Comments

7 Responses to “One Week’s Food”

  1. Lynnae @ Being Frugal.net on November 23rd, 2007 10:43 am

    Thanks for the link to the photo essay. That was really eye opening.

    It makes me sad that processed food is less expensive than fresh food. We also notice that we spend more on the weeks we buy more fresh food. Sometimes we can get good deals at our local produce stand, but as a general rule, processed food is less expensive.

    And I’d love to see your photo. Definitely post one. That would be interesting!

  2. glblguy on November 23rd, 2007 3:16 pm

    I “stumbled” across the same photo essay and was also amazed. Made me realize how healthy other countries eat and how unhealthy we eat.

  3. Suburban Wife’s Daily Dollar Diary » Day 83: Shampoo & Shepherd’s Pie on November 24th, 2007 2:05 am

    […] dinner we looked at Time’s What The World Eats photo essay as mentioned by Eric @ A Penny Closer (thanks, Eric, for that fascinating link).  I suggested that as a family we try to keep a food […]

  4. Eric on November 24th, 2007 12:07 pm

    Lynnae – I think we’ll definitely put a photo together once we’re settled into the new place.

    It shocks me that processed food can be that much cheaper. Personally, I wonder how much the federal subsidies affect the prices. I would much prefer to eat fresh food but some weeks that would wind up blowing our budget.

    Glblguy – That struck me too! Some of the poorest countries just looked like they ate the best. It seemed kind of crazy to me.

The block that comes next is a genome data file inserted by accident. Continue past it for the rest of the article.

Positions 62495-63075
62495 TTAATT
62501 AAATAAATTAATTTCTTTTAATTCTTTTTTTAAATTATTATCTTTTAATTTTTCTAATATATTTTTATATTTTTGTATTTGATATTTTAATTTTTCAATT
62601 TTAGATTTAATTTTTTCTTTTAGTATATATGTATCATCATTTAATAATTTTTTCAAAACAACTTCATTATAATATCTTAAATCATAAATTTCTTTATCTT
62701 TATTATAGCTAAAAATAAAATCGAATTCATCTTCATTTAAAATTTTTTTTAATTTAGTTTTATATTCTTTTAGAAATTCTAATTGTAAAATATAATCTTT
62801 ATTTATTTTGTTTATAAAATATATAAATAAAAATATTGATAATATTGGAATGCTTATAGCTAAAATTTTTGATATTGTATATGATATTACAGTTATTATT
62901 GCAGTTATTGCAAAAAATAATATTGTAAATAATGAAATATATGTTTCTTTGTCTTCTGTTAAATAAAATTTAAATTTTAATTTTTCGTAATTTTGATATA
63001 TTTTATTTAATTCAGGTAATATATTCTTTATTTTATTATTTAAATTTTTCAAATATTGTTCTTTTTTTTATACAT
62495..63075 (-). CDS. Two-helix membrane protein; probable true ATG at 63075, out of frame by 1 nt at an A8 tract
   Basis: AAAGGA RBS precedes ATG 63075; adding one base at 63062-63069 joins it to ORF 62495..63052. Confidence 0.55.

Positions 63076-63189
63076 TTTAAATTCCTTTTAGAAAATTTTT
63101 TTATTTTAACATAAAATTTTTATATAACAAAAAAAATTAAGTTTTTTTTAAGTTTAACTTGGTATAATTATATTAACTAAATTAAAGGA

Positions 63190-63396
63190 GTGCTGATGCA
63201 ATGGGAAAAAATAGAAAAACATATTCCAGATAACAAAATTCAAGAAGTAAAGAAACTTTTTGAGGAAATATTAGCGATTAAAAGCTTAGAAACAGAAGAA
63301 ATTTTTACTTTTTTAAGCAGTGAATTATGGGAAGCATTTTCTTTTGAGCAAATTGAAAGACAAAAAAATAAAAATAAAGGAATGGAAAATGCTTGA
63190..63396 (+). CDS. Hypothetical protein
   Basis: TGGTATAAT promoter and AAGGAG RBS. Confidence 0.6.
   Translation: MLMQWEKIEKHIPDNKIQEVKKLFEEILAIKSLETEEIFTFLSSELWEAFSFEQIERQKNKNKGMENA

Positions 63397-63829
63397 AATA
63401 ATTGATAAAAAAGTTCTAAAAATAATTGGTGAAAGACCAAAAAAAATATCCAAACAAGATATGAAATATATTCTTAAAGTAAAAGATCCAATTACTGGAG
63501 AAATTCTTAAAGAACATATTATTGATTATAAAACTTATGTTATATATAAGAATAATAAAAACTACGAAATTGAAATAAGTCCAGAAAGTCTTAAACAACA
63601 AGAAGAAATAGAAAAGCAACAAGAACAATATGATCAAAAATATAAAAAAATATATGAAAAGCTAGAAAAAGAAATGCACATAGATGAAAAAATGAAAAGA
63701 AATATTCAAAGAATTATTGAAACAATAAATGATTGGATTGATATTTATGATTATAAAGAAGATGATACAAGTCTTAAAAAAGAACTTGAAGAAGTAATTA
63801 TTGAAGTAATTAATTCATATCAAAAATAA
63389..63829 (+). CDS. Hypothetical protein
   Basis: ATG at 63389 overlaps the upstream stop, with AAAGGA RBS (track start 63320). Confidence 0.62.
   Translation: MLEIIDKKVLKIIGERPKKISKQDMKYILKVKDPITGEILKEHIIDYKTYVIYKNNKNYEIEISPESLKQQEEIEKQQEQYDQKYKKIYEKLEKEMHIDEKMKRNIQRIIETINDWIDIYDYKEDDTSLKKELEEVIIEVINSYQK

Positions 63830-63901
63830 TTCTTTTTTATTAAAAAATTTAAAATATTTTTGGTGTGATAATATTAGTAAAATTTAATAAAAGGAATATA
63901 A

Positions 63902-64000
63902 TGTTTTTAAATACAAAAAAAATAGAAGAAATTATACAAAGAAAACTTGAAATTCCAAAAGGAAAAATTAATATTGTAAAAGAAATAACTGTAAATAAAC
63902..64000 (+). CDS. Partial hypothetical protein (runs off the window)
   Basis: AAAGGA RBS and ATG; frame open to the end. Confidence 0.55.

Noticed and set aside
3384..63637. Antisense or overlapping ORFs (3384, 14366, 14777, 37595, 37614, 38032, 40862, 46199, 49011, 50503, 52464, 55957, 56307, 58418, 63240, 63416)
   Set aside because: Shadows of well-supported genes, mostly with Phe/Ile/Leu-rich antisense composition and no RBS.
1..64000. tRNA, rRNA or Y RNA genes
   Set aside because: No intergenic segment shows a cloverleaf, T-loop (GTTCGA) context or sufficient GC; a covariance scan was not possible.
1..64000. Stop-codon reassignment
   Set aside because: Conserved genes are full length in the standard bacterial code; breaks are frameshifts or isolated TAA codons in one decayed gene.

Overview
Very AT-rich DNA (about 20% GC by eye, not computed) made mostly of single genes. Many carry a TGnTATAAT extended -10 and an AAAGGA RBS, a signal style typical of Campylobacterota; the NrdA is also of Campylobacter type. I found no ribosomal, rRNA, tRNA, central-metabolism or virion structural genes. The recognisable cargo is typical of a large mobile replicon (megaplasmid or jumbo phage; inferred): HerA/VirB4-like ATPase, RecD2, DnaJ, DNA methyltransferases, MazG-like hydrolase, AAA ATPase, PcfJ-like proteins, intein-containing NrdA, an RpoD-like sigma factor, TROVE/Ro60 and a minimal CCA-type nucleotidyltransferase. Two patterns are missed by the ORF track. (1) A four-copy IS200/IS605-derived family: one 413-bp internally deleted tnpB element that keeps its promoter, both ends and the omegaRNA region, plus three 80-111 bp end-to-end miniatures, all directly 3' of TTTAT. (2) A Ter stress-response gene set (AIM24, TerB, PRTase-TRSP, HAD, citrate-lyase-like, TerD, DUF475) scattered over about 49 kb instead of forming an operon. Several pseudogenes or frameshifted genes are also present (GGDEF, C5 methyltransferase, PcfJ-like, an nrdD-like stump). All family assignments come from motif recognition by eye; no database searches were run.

5. MoneyChangesThings on November 24th, 2007 1:07 pm

    check out the wonderful book Hungry Planet. It shows eating around the world.
    You don’t mention the correlation between diet and weight. A majority of Americans are now overweight – something like 2/3. I know this is an over-simplification, but junking the junk food (expensive, processed) and substituting fresh foods (carrots, apples, grapes – not so expensive) would be better choices, if one has to make choices.
    Also American meat-based diets are very resource-intensive environmentally. Cutting back on meat is another budget item. AMericans eat a surfeit of protein.

  6. Eric on November 27th, 2007 10:13 am

    @MoneyChangesThings – I’ll have to checkout Hungry Planet. I didn’t touch on the weight thing, but I think you are correct. Processed foods contribute to obesity.

    Depending on the type of meat, it might not lower your bill much. Melissa and I have purchased a pork shoulder for about 5 dollars and have been able to make meals with the meat for a whole week. It’s not the best cut of meat but it’s cheap. I wish vegetables were cheaper…

  7. Suburban Wife’s Daily Dollar Diary » Blog Archive » Day 83: Shampoo & Shepherd’s Pie(new comment) on November 9th, 2008 5:20 pm

    […] dinner we looked at Time’s What The World Eats photo essay as mentioned by Eric @ A Penny Closer (thanks, Eric, for that fascinating link).  I suggested that as a family we try to keep a food […]